“Any man can go without food for two days,” Baudelaire said, “but not without poetry,” and how true this quote is for the horror of these days. Between bouts of influenza and caretaking for the words I’ve been buoyed by—no, made alive again by—by an incredible poetry collection: Martha Silano’s The Little Office of the Immaculate Conception.
Silano is a madcap genius, and the poems in The Little Office… showcase her amazing ability to mix the mundane and cosmic, or better yet make us, us people—in all our fallible forms—into some star-dusty part of the cosmos. From parenting and praying with the aliens “for a gleam to remain on our lips // long after the last greasy French fry is gone,” to a hateful litany and even gravy, this book’s list of delightful aspects is endlessly long. Silano’s poems are superb with music and lexical texture and they never fail to gloriously push and pull the mind—from the intimacy of homework and parenting plane rides to the existential intimacy of the collection’s first poem “My Place In the Universe.” The poems can be playful in one deftly crafted line and stone cold serious in the next. They are impeccably titled (“I Wanted to Be Hip,” “Your Laundry On the Line Like A Giant Breathing Beast,” or, among so many others, “It’s All Gravy.”) and the movements into the early lines of Silano’s poems (the gesture from title to the first lines) is so engaging, it makes nearly every poem impossible to put down.
The magic of The Little Office of Immaculate Conception is not that so much is happening, so much is packed inside of these 90 pages works—the true magic of Silano’s 2011 collection is that so much works and works brilliantly. It’s fully alive lushness is wonderful. From the incredible long lined wit of “In Praise of Forgetting,” where the poet says “we need a verb: to art! To take the ho hum mundane, / to sparkle-ize it,” before asking “Catch my glittery drift? Mine glimmering eye?” to “Love,” that begins so wickedly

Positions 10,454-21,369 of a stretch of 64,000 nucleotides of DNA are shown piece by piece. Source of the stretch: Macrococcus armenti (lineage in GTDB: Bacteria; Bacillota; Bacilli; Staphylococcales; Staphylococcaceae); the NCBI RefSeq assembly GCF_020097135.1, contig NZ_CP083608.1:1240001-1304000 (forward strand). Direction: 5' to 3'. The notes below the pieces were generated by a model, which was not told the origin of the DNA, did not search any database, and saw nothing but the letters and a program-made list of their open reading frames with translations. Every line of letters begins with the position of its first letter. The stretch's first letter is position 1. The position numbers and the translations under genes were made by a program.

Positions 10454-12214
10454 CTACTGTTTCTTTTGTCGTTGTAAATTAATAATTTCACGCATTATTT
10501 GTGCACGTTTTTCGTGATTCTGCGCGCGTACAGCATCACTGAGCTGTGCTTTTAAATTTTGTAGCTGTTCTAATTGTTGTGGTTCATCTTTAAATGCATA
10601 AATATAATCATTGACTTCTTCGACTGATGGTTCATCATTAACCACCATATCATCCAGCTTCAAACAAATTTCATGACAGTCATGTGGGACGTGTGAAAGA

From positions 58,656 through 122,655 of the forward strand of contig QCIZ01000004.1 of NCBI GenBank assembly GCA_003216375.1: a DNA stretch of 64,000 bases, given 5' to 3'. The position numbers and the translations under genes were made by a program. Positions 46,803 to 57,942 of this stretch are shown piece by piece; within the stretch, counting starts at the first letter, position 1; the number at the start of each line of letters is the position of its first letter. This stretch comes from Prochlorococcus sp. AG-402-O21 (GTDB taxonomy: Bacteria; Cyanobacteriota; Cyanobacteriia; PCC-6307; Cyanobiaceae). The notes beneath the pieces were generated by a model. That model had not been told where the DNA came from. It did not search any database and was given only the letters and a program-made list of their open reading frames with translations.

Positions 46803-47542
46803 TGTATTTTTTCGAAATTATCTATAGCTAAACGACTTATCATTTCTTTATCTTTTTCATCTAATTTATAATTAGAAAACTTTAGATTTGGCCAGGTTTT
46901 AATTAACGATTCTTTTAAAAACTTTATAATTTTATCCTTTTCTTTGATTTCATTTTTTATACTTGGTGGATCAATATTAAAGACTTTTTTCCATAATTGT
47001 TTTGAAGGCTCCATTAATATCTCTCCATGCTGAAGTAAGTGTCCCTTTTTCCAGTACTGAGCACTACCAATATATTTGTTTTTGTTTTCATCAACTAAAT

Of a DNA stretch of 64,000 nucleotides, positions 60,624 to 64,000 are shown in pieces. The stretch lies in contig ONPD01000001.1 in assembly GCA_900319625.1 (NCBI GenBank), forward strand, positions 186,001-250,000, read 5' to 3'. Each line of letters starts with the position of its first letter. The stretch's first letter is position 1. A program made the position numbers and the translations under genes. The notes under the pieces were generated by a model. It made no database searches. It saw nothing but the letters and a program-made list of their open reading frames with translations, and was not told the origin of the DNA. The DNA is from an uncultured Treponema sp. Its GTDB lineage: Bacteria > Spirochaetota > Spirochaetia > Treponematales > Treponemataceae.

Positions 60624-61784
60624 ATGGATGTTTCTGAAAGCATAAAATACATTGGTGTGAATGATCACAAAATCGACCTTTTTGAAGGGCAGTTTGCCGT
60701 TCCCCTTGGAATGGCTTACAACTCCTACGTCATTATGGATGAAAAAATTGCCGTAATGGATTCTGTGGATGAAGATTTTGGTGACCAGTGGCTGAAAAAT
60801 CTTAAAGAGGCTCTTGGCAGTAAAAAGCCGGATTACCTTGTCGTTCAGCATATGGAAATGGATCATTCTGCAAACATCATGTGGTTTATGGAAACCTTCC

I hate your kneecaps floating free
in their salty baths. I hate your knees,
both of them, and I hate your eyelashes,
especially the ones that fall out, the ones
you’re supposed to wish on:
and torques and twists over so many lovely couplets until the sense-making heart clang of the final lines:
At the China Palace the plates piled high with Mu Shu
Hate, the plates now a busboy’s burden of hate,
the only sound the dumpster’s clanging hate hate hate.
Silano’s poetic eye is wide open, wryly, to the complicated ecstasies of being—of motherhood and our small place in this universe among the nebulae in the Milky Way, that just might also be a cookout on our street. She tells us that it is thorny and dense to be alive, to stare at the stars while the slugs eat the pole beans and one is blessed/burdened with bringing someone else into the world and not only that but keeping them alive. Life is as crazy and knotted as it is joyous, but Silano’s world is one I want to be alive in.
After spending the last months with Little Office of the Immaculate Conception, I will follow Martha Silano wherever in the cosmos her poems take us because I know whatever glittery edge this poet brings me to, I will open my own eyes, try to take it all in, and it will be beautiful.
-Alex Lemon, author of most recently of Wash Your Hands